Axisymmetric pressure field of laser-induced underwater shockwaves: non-contact high-speed measurement and analysis
Tokyo University of Agriculture and Technology Abstract
The axisymmetric pressure field of laser-induced underwater shockwaves is investigated. The shock waves in a microchannel play essential roles for transporting liquids quickly in microfluidic devices. Typical examples include the generation of supersonic microjets applicable for needle-free injection systems.
The measurement of the underwater shockwave is, however, difficult due to ultra-high velocity of the shockwave in water and small density fluctuation of water. In order to measure the axisymmetric pressure field of laser-induced underwater shockwaves, we adopt background-oriented schlieren (BOS) technique. The BOS technique is able to visualize density gradients and quantify pressure fields with a simple setup compared to other visualization techniques e.g. schlieren. For its validation, the shock wave has been measured by shadowgraph and hydrophones simultaneously. We construct an ultrahigh-speed BOS system, which is able to take images every 0.2 µs with high spatial resolution ∼10 µm/pixel. Furthermore, the physics-based optical flow method is incorporated into the BOS technique. This technique can obtain the displacement vector field at the theoretical resolution of one vector per pixel. The tomographic reconstruction is proposed and the corresponding pressure field is calculated, which gives the pressure field consistent with the result obtained by the hydrophone.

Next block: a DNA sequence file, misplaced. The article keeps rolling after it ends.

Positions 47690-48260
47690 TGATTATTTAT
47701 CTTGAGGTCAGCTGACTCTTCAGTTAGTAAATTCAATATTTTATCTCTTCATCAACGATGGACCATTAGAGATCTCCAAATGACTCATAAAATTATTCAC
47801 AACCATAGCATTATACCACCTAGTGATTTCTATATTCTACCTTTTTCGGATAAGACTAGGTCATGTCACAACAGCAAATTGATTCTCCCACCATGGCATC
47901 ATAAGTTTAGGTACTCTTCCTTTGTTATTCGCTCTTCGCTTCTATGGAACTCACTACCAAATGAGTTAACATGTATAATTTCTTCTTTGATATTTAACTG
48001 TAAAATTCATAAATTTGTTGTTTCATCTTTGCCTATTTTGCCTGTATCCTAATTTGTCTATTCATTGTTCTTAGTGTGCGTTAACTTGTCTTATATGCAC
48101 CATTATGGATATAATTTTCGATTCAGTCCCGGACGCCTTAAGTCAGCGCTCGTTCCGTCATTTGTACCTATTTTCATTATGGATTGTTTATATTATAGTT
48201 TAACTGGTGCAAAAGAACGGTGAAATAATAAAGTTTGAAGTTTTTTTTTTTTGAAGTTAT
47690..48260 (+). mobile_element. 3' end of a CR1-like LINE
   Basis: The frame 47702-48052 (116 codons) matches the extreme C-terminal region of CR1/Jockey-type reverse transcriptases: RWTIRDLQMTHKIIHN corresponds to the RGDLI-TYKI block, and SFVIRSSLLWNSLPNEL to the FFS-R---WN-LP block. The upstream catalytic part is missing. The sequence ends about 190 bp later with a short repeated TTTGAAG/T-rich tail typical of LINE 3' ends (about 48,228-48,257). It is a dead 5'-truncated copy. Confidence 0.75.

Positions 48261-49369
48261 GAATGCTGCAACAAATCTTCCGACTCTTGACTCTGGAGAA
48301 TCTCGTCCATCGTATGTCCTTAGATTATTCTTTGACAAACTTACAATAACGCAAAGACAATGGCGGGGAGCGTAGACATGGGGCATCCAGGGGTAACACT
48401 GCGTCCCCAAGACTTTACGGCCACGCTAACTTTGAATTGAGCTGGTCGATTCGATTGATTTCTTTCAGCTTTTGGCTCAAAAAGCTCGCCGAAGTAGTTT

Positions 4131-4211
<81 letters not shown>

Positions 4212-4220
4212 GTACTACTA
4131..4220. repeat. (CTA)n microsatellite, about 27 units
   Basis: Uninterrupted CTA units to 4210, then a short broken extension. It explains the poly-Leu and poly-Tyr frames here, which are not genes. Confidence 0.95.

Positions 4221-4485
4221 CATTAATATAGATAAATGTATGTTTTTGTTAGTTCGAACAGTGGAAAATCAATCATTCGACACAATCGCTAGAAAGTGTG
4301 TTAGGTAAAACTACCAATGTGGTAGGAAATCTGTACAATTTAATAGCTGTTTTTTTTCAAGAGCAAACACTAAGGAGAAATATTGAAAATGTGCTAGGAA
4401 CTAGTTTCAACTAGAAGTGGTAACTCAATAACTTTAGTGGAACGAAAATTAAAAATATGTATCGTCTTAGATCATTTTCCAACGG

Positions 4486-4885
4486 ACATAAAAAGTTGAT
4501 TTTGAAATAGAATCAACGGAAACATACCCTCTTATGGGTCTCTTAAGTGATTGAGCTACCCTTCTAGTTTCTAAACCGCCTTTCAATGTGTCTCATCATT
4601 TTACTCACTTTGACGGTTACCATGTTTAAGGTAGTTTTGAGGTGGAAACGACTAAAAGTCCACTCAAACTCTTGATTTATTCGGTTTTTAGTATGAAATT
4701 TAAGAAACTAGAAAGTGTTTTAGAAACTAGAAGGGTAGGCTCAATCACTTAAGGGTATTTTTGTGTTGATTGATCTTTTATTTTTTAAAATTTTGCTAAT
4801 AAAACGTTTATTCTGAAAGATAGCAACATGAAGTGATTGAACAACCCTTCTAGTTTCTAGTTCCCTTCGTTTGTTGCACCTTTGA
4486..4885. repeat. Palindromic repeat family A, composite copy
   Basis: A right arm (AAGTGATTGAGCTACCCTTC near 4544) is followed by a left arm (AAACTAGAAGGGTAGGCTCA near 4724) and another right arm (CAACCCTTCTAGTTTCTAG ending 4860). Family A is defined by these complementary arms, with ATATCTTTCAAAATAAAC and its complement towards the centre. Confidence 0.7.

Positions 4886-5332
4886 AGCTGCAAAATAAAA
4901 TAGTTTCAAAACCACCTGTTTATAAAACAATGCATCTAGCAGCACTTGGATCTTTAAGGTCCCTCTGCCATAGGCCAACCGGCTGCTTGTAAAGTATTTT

Based on the aforementioned measurements, we analyze the shockwave paying special attention to the pressure impulse, the time integral of the pressure evolution. Remarkably the distribution of the pressure impulse of a shock wave is spherically symmetric for a wide range of experimental parameters even when the distribution of the peak pressure is not spherically symmetric. The isotropic distribution of the pressure impulse may provide high degrees of freedom for the design of needle-free injection devices using laser-induced high-speed microjets.